The ‘Baltazzi family of Smyrna, which was at once Greek, Ottoman and European’ takes its place in Mansel’s story alongside the English Barkers, who lived in Alexandria for two hundred years, and similar dynasties of Genoese, French and Dutch origin. Local – mainly Lebanese – families, like the Zoghebs in Alexandria and the Salams and Bustroses of Beirut, lived in splendour as great as any enjoyed by their European commercial partners and rivals. The great families collected art and created lavish gardens, where they entertained, arranged beneficial marriages and conspired with foreign consuls to achieve greater wealth and privilege. Beneath the surface toleration, however, communal tension always lurked. The Baltazzi family evicted peasants near Smyrna from their smallholdings, causing lasting resentment. Greek anti-semitism erupted in pogroms in Smyrna and Salonica. (Ottoman Jews, whom David Ben-Gurion despaired of converting to Zionism, were thus natural allies of the Turks.) In Alexandria under the Ottomans and from 1882 under the British, Europeans considered it acceptable to give Arabs a good hiding from time to time.
The blending of peoples, then, did not dilute the original ingredients. English traders, whose families had lived in Smyrna or Alexandria for generations, sent their children to schools in Britain and served in the British Army. The Ottomans were so tolerant of foreign loyalties, or so weak, that Greek volunteers marched off unhindered to join the Greek campaign against Turkey in the Balkans. Cities never inspired the patriotic loyalty that the 19th-century nation-state did, and race, blood and religion often triumphed over common sense. Greece, England, France, Armenia, Syria and Egypt tugged at the seams of Levantine harmony, ultimately tearing it apart. If the Levantine ports had been able to form a Hanseatic League for mutual protection, their fate might have been different. They were too competitive for that. Indeed, the destruction of one city usually benefited another.
The first to fall, in 1822, was the Turkish-ruled Greek island of Chios, a casualty of the Greek war for independence, for which there was no enthusiasm among Greek traders whose livelihoods depended on imperial connections and tranquillity. In March 1821, the Greek archbishop of Patras had staged a revolt and his followers had massacred twenty thousand Muslims and Jews. ‘The Levantine synthesis broke down,’ Mansel writes, ‘and Muslims were encouraged to take arms. Greeks were killed in the streets of Constantinople simply for being Greek.’ Sultan Mahmud II ordered wealthy Greeks to be hanged and others sold into slavery. In response, 1500 Greek soldiers invaded Chios on 25 March 1822, killing Turks as they forced their way across the island. The reaction was as swift as it was thorough. ‘On 11 April,’ Mansel writes,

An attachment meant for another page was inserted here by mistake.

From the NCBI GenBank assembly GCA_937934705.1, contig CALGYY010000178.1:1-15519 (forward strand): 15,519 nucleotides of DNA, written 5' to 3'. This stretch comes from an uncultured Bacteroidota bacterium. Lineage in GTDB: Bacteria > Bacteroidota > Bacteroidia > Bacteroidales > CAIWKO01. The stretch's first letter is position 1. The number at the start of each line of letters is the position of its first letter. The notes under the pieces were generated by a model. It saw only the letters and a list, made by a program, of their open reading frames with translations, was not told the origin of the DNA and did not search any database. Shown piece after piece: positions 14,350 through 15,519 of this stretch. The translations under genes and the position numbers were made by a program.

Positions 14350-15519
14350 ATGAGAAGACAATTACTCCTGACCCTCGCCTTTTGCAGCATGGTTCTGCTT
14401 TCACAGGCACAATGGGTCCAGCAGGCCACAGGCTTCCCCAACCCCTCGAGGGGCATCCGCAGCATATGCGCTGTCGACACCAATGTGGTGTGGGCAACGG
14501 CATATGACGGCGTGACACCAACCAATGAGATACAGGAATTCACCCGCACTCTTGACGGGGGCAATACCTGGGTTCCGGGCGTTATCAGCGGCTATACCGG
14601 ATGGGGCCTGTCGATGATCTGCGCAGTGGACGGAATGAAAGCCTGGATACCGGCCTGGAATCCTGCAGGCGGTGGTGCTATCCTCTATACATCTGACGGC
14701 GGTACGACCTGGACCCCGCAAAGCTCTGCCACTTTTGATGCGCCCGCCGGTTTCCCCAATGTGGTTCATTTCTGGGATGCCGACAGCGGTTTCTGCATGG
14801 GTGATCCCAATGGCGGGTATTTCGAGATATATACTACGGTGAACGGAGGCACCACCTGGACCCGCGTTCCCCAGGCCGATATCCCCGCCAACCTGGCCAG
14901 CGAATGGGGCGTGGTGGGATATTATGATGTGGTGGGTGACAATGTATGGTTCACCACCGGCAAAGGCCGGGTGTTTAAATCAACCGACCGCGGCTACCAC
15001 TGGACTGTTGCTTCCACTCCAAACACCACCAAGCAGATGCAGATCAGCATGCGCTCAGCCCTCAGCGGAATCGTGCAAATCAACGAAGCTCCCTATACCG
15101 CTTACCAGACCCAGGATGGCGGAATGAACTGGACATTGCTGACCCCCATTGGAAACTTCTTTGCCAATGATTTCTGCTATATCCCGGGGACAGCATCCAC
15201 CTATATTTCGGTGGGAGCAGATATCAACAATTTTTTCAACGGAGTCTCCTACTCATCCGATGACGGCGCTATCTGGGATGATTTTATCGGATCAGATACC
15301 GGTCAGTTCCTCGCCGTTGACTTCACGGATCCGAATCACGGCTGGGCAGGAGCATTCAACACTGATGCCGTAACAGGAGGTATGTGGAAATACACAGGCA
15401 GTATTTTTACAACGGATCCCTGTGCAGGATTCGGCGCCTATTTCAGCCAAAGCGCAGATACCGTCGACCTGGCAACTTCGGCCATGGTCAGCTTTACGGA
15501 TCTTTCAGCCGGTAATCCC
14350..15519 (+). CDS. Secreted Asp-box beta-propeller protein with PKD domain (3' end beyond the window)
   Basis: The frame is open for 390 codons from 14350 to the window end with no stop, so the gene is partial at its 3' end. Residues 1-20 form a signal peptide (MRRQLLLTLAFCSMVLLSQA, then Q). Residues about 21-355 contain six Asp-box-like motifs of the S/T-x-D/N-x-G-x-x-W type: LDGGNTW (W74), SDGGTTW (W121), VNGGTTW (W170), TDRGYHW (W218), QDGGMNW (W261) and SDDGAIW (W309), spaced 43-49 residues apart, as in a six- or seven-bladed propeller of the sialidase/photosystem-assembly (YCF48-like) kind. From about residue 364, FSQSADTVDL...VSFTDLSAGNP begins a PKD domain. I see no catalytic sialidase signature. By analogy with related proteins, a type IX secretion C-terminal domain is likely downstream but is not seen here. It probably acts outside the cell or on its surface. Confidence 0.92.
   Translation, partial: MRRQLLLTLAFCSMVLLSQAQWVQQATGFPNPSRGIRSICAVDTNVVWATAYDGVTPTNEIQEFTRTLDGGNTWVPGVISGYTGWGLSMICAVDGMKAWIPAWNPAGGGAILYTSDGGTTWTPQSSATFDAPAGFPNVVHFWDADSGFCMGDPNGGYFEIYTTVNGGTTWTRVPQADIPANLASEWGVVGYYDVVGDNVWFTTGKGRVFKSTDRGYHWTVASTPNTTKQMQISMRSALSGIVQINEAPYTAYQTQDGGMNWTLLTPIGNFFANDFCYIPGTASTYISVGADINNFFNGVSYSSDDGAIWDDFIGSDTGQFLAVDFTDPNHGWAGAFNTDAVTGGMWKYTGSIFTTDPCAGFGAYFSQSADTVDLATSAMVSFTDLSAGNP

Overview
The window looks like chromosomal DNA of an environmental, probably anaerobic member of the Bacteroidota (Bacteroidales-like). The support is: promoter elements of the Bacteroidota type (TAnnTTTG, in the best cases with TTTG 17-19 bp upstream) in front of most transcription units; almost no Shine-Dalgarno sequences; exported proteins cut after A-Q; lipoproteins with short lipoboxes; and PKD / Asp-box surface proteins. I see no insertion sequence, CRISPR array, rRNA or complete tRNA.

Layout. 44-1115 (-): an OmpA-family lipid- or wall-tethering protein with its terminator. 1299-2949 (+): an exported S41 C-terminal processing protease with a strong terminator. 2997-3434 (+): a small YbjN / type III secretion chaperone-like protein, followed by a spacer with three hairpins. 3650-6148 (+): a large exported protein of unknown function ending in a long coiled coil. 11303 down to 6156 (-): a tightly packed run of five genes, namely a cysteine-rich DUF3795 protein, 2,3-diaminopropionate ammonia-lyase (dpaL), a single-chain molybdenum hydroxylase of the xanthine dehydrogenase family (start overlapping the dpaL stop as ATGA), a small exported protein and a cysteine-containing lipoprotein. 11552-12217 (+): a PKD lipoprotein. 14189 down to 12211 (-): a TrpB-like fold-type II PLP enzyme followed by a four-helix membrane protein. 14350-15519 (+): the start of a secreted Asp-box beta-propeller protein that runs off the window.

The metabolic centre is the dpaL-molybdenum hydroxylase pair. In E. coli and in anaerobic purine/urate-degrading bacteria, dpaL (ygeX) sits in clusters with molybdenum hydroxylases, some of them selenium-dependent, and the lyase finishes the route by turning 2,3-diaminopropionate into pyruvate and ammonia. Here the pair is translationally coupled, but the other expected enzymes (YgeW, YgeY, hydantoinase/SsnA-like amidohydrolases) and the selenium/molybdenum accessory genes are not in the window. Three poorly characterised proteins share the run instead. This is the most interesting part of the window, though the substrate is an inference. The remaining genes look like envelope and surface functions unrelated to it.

Turkish troops, some in a state of near mutiny, landed and massacred or burned alive as many as 25,000 Chiots, including hospital inmates, and enslaved 50,000 others, mainly women and children … Chios was the first Levantine paradise to be destroyed. The Greek island which least wanted independence suffered most because of it. A pattern had been established, which would be repeated in Smyrna in 1922: initial Greek attack; Turkish hyper-retaliation, to the detriment of long-term Turkish interests.
Many Chiot survivors escaped to Smyrna, which became the leading emporium of the Levant. After Britain, France and Russia forced the Ottomans to grant Greek independence in 1832, the chaos prevailing in the new state sent many Jews, as well as Greeks, to the relative safety, tolerance and wealth of Ottoman Alexandria, Smyrna, Constantinople and Beirut. More Greeks lived under the sultan than under King Otto, and the Ottoman ports prospered.
But eventually every important Levantine port would meet the fate of Chios. Smyrna too was destroyed by the Turks; Alexandria was abandoned; Beirut – the last Levantine city to ascend and plummet – destroyed itself. Outwardly the most modern city of the eastern Mediterranean by the time French troops left in 1946, Beirut retained its Ottoman substructure. Democratic elections were rituals without substance, and the city was governed by hereditary communal leaders. A coterie of old men, some of whom still wore the red tarbush or fez when I moved to Beirut in 1972, made all the decisions that mattered. If they tolerated young firebrands who challenged the system, it was in the belief that these men would eventually take their place in the traditional hierarchy without demur. As they did.
Beirut owed its pre-eminence from the 1960s until it descended into civil war in 1975 to the elimination of its rivals – first Smyrna, then Haifa, which fell to Israel in 1948 – and, finally, to Alexandria’s decline. After the revolution of 1952 that brought the Egyptian army to power as protectors of the poor and adherents of a kind of socialism, Alexandria slowly lost its place as a mercantile hub. Nasser nationalised the properties of Greeks and other non-nationals, whose loyalty to their old homelands outweighed their commitment to his United Arab Republic, and the city simply decayed, as if overtaken by some inexorable form of natural destruction, leaving a void that could be filled only by freewheeling Beirut. That Beirut’s ethos may have been too lax was evident in its toleration of foreign government subsidies to its journalists, politicians who never balked at a bribe, and the easy importation of weapons for any group that called itself an army of liberation. In his monumental study, Samir Kassir charts the city’s extended death throes: